Before a business can begin training its employees for success, its important to clearly define what that success looks like. In a nutshell; as automation takes root, its vital to delineate which tasks will be performed by humans and what work will machines do. Accenture has already started applying this approach on its employees. It is gaining a better comprehension of what automation and technology can add to the table and aid the company before investing in its employees. This way, it is making sure that technology and employees can work as one towards the betterment of the company, instead of being at odds. Once a role is best taken over by machines, it is better to give employees who are already in that role, an opportunity to learn new roles and skills before they are replaced by machines.

2.      Hire For Everlasting Skills

As a rule of thumb, most jobs that will be replaced by automation will of those that entail technical expertise, whereas roles that require a more holistic approach will still be reserved for humans. Therefore, workers equipped with skillsets you can’t directly get a diploma for, such as curiosity, social awareness, emotional intelligence, creativity and problem-solving, are least likely to be cast aside anytime soon. If your workplace hasn’t yet started hiring for these skills, its high time to do so. It’s not just about dealing with automation though; creative problem solvers and out-of-the-box thinkers are assets for any startup. If your team doesn’t possess these skills and traits, why not train them to help them outdo themselves. As for new hires, try to recognize creative skills by restructuring your interview skills. You will get a plethora of online resources for tips and advices on separating the true innovators from the common chafe.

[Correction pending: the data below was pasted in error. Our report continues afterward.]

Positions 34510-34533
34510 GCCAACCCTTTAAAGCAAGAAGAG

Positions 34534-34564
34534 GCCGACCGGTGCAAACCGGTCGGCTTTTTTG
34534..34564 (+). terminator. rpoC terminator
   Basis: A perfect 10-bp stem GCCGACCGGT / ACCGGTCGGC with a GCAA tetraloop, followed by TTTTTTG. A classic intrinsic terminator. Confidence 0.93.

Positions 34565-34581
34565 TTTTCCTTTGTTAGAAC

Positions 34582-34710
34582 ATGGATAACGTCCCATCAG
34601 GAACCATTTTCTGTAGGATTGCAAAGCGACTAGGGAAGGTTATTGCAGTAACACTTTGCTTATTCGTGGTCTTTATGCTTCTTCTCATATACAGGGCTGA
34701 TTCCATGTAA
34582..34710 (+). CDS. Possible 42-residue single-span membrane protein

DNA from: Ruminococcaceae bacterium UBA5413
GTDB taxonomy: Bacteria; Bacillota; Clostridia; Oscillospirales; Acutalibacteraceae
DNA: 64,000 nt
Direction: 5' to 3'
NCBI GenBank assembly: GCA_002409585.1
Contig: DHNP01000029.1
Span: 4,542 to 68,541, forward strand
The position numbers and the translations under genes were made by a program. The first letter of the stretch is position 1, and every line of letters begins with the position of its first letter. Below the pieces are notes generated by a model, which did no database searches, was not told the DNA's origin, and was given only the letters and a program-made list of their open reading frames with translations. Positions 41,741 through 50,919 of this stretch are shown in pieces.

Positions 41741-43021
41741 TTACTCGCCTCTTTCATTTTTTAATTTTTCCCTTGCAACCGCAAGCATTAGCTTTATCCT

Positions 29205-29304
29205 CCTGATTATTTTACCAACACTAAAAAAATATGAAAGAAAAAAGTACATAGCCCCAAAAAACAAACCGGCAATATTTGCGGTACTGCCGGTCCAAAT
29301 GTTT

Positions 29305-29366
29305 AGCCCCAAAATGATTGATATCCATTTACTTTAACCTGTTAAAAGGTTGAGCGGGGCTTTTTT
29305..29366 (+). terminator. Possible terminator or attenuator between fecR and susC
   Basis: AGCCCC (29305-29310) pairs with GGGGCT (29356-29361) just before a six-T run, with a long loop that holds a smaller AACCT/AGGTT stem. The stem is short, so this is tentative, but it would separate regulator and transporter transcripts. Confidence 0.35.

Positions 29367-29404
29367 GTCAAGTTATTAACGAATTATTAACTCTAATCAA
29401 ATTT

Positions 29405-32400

3.      Make Retraining Measurable, Affordable, And Short

Between re-hiring and re-training, most employers lean more towards the latter, since it is more affordable and hassle-free to mold a current employee then hire a new one. Looking for and recruiting a new worker can cost up to 60 percent of that role’s salary, while training costs a mere 5%.

When you have an incredible team that knows your organization inside out, know your values and objectives by heart, understand what you stand for, comprehends what you care about, the investment that you can make in re-skilling them pales in comparison to starting from scratch on the culture that you lose.

However, most employers find the process of retraining quite intimidating, but it is quite the opposite. Discrete online courses such as Udemy, Linda and other resources have rendered the training process a breeze. Short courses that require input from employees or entail them to come out with some final product are the best, since they make it easier to gauge how much an employee is actually learning. Such short-term courses are much better than sending them off to college, even if it’s part-time or online. College tends to offer education on a longer timeline, which trumps any immediate impact. Training should not extend beyond a year.

Most people are wary of automation because they don’t understand it yet, and don’t know what it will look like for them. By investing in retraining while delineating skills that can’t be machine learned anyway, leaders can ensure that their startups are ready to take on the challenges of future, while keeping employees reassured that they are not going to become jobless. Automation and AI will transform the landscape of work. It’s up to the leaders to decide what that landscape looks like.